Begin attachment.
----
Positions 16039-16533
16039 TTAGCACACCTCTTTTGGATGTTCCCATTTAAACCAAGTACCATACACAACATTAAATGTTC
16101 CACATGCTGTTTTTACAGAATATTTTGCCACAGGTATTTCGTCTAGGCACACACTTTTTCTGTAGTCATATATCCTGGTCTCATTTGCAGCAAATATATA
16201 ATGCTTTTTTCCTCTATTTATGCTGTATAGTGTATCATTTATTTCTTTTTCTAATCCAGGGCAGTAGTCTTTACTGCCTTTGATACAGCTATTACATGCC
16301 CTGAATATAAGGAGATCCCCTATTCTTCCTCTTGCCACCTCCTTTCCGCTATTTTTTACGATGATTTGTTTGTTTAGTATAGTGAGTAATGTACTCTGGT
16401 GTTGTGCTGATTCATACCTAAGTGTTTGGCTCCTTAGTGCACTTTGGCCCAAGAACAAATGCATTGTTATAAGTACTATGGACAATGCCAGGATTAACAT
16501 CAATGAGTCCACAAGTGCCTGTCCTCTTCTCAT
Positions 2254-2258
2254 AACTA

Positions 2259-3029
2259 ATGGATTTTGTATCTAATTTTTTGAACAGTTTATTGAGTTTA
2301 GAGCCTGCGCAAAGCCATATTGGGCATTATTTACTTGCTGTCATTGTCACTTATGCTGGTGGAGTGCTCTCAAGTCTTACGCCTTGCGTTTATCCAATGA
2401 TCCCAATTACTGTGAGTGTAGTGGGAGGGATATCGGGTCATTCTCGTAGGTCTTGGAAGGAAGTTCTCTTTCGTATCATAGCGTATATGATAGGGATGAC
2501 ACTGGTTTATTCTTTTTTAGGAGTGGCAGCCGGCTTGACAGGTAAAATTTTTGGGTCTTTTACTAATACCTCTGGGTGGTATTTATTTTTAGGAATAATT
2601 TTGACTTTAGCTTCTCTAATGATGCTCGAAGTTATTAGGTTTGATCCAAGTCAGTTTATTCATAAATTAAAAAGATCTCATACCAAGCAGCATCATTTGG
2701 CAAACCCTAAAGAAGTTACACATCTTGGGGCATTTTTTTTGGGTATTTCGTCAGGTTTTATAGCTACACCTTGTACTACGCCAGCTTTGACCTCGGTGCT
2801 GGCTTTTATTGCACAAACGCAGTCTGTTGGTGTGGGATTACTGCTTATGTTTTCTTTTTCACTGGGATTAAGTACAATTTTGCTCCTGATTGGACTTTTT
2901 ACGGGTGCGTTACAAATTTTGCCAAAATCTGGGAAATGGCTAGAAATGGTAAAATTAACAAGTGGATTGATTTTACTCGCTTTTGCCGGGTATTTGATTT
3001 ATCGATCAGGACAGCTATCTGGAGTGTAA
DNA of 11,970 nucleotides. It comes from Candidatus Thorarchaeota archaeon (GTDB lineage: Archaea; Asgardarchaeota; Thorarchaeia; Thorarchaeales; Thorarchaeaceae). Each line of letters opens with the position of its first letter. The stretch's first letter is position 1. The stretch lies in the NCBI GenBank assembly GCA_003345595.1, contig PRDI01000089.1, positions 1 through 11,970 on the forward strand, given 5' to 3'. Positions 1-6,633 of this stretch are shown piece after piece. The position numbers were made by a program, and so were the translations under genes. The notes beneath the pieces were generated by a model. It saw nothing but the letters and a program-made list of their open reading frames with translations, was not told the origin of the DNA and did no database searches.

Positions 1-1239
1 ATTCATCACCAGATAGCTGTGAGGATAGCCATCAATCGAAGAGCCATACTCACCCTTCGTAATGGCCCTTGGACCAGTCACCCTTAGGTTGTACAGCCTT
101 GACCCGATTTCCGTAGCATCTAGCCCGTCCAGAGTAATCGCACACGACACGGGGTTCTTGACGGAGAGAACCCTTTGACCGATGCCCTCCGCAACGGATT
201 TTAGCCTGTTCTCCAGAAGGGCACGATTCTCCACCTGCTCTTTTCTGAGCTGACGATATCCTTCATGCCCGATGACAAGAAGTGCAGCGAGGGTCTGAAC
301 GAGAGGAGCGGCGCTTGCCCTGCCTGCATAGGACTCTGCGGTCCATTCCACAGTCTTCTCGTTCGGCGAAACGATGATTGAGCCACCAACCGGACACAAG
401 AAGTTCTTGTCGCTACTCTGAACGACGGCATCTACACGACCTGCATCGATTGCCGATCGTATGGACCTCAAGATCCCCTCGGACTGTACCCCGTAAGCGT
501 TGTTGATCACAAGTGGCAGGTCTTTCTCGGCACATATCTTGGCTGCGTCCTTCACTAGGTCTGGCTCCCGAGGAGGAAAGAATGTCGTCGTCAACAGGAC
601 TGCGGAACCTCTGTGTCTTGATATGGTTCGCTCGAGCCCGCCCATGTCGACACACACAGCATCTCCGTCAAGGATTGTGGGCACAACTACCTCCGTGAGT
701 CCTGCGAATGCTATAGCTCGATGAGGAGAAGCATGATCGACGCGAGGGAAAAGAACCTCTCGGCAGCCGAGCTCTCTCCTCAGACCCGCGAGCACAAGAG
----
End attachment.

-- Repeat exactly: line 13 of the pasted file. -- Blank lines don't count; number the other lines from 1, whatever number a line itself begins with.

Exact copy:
2401 TCCCAATTACTGTGAGTGTAGTGGGAGGGATATCGGGTCATTCTCGTAGGTCTTGGAAGGAAGTTCTCTTTCGTATCATAGCGTATATGATAGGGATGAC